Before diving into installing and using Rails, let's review what a Web framework offers from a Java perspective, so you can appreciate how Rails differs in its approach. User interface events originating from a Web browser and delivered through HTTP drive the execution of a Web application. They arrive at a servlet container in the form of HTTP methods such as GET, POST, and PUT. The servlet container parses each of these protocol methods and converts them into an HttpServletRequest object. This object is passed to the HttpServlet.service method, where the class framework takes over. The default implementation of HttpServlet dispatches the request to a protected method such as doGet, doPost, or doPut, based on the request's HTTP method type. The heart of any Java-based Web application starts by subclassing HttpServlet and overriding the methods corresponding to the HTTP requests you want to support.

In practice, a complete Java Web application will contain multiple servlets that perform specific tasks, such as user authentication. In addition, higher-level programming interfaces—such as JSPs—simplify the development and maintenance of tasks, such as dynamic page rendering, that are required by multiple application components. In the end, it's still up to the programmer to decide how to combine all these pieces in an orderly fashion. Usually, Java developers choose to use a model-view-controller (MVC) framework such as Apache Struts instead of developing their own system for mapping requests to servlets, JSPs, and error handlers. Therefore, Java requires you to learn a set of lower-level standard Java Web APIs and a higher-level MVC framework (possibly a standardized one such as JavaServer Faces). Rails defines only an MVC framework, trading flexibility for simplicity.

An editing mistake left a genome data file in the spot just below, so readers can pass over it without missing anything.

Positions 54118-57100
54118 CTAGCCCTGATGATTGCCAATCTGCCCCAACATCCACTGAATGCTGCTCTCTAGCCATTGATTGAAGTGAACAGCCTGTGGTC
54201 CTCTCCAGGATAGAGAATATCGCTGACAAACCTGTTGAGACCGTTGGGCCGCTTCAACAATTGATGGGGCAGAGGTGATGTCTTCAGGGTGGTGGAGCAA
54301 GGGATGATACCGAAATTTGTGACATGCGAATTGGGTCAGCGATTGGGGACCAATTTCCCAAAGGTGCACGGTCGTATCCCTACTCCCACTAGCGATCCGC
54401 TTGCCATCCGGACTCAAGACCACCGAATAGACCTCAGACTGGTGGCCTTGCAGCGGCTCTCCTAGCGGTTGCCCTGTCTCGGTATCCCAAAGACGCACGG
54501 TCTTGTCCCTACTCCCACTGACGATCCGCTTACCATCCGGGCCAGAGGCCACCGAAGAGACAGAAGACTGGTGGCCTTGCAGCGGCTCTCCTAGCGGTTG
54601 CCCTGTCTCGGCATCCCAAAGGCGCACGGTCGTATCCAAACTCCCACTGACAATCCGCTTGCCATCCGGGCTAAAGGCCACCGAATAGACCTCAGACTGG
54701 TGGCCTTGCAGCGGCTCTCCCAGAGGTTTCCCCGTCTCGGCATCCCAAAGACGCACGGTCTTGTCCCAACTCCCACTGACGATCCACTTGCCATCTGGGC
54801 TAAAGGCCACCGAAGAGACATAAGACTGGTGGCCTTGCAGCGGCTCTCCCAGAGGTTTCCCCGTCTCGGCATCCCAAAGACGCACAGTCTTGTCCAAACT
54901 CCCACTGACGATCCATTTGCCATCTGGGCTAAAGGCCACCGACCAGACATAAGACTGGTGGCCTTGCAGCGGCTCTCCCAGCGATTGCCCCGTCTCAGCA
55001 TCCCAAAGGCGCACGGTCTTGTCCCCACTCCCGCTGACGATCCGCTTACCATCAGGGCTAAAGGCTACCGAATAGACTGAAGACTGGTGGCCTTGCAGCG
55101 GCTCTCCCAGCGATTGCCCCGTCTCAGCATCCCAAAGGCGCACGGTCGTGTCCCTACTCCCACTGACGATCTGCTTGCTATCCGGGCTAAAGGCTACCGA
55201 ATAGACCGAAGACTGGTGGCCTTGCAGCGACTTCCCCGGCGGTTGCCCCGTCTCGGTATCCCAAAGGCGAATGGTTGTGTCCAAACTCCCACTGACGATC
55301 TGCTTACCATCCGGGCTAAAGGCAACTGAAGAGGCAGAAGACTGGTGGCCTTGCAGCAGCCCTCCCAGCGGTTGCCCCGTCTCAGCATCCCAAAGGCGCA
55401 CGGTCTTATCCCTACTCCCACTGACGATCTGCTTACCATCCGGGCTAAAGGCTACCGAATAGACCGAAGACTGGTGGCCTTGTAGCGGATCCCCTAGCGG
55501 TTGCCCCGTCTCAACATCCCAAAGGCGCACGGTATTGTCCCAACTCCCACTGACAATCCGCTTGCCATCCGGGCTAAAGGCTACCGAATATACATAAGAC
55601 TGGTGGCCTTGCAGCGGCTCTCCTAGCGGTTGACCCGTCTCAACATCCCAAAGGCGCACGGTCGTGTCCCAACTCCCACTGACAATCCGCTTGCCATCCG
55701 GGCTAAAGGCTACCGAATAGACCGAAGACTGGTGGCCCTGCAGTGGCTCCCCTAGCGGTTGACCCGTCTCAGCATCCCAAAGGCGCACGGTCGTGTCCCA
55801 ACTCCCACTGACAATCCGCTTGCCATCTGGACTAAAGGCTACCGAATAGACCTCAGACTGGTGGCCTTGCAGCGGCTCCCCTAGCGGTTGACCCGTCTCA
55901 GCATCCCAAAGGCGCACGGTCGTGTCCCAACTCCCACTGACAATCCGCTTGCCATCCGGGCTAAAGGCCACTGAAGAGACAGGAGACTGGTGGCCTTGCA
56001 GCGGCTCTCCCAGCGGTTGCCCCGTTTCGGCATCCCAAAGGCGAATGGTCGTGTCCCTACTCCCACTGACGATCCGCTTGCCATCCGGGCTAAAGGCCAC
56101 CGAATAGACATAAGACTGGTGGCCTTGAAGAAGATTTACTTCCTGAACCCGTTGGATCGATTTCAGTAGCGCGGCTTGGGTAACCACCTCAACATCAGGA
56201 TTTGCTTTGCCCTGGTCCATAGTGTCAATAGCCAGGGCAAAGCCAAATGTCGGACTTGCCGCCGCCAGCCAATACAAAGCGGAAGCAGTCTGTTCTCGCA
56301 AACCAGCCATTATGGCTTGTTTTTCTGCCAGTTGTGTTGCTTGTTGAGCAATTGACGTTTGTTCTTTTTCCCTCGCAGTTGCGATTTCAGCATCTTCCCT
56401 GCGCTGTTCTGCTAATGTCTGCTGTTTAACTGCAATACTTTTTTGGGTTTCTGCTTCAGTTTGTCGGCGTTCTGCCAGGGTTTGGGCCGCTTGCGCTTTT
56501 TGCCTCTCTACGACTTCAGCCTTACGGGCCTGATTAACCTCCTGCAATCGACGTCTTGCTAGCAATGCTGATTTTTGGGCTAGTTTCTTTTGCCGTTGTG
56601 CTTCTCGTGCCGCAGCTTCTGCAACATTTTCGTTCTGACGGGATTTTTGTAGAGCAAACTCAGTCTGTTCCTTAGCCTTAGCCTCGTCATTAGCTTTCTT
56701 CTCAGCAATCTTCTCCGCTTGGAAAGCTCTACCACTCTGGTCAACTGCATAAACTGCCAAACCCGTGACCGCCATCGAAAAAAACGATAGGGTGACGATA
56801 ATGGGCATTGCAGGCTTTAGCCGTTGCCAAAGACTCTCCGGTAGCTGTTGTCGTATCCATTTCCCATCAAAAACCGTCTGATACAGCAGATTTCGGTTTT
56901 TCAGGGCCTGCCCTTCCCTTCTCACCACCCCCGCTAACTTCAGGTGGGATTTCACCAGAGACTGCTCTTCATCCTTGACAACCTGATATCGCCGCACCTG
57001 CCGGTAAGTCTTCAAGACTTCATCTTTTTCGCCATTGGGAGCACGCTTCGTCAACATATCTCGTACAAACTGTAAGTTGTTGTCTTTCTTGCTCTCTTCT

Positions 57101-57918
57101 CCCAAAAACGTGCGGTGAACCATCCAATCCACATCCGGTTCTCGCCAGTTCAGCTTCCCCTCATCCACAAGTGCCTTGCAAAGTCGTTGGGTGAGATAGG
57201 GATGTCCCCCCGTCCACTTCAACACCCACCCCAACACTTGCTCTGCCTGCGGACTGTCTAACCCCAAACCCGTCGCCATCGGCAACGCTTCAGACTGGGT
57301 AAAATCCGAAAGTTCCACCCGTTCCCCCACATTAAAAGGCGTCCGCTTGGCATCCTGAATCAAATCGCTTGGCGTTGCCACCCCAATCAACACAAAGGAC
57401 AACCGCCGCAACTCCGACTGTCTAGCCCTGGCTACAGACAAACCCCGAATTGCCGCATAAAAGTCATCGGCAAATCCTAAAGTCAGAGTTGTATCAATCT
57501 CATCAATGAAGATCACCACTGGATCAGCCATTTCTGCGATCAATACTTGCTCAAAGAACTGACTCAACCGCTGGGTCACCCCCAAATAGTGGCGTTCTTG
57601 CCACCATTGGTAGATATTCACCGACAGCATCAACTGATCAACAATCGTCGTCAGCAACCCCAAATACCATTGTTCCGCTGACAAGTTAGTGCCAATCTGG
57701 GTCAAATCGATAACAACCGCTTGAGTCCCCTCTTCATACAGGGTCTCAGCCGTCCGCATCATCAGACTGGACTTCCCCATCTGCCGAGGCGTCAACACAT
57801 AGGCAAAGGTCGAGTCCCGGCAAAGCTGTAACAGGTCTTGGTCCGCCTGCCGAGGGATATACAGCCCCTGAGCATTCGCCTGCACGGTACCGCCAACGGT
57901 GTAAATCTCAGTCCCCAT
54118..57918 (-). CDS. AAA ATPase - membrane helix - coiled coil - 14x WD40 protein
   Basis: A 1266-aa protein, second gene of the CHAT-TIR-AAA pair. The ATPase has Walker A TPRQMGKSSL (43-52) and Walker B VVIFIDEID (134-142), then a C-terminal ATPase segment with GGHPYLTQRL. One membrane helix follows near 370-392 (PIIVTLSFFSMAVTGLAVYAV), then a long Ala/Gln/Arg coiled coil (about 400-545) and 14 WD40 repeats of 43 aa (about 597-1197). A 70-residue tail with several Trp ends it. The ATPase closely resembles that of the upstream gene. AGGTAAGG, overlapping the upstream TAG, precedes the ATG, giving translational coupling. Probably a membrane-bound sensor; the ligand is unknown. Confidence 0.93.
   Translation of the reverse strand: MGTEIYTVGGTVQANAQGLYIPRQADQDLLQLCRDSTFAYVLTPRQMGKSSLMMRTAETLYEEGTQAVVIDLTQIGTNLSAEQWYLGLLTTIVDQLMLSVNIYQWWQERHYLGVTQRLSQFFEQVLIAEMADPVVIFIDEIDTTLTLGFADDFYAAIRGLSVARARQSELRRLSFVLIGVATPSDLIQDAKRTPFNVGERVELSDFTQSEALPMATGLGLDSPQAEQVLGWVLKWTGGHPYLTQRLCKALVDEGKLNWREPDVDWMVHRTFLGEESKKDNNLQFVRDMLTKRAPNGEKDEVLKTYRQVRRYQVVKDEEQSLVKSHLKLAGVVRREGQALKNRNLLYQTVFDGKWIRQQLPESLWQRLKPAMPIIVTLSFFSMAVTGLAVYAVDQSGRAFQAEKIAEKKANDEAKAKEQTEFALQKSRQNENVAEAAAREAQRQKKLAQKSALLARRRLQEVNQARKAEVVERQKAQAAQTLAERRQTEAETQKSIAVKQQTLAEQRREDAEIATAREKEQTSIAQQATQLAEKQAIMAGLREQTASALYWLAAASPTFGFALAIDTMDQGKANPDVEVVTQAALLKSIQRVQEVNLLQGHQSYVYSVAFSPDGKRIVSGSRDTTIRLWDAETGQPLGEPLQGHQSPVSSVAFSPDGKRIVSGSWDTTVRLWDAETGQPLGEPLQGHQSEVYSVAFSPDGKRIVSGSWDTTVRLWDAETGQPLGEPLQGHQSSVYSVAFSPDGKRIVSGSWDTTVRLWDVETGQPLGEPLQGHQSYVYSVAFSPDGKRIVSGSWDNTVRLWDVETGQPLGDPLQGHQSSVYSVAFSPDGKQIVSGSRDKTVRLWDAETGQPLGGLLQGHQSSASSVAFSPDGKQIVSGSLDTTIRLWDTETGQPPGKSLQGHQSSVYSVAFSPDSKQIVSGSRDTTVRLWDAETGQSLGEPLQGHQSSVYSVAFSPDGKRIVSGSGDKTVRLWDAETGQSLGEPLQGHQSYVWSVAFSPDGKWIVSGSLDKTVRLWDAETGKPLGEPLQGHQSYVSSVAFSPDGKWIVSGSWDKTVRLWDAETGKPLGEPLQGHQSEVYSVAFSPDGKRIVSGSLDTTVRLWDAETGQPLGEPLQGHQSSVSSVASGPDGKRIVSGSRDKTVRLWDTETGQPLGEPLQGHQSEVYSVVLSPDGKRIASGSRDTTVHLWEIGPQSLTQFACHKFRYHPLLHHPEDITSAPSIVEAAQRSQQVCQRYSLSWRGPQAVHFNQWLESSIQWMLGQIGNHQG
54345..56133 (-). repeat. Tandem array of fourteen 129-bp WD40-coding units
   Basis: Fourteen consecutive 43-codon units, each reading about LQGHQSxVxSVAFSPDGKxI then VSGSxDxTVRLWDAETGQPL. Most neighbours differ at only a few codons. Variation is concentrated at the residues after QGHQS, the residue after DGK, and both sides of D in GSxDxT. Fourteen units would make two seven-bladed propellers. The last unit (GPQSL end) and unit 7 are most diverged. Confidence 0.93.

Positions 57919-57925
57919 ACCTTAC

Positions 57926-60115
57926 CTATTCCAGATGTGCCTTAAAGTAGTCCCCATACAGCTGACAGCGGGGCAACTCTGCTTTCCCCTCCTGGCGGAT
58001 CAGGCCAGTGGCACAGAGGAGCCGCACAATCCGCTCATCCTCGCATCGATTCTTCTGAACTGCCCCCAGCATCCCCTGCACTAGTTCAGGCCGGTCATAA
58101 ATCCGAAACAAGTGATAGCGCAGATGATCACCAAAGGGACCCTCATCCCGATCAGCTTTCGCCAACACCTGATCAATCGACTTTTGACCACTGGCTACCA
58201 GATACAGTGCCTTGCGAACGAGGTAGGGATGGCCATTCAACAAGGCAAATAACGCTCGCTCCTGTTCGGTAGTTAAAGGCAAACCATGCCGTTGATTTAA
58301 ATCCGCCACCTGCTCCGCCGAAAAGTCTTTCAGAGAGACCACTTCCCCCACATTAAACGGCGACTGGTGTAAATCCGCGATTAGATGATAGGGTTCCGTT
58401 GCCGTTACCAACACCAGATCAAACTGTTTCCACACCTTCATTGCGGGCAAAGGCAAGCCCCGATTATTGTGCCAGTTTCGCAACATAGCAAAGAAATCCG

Installing Rails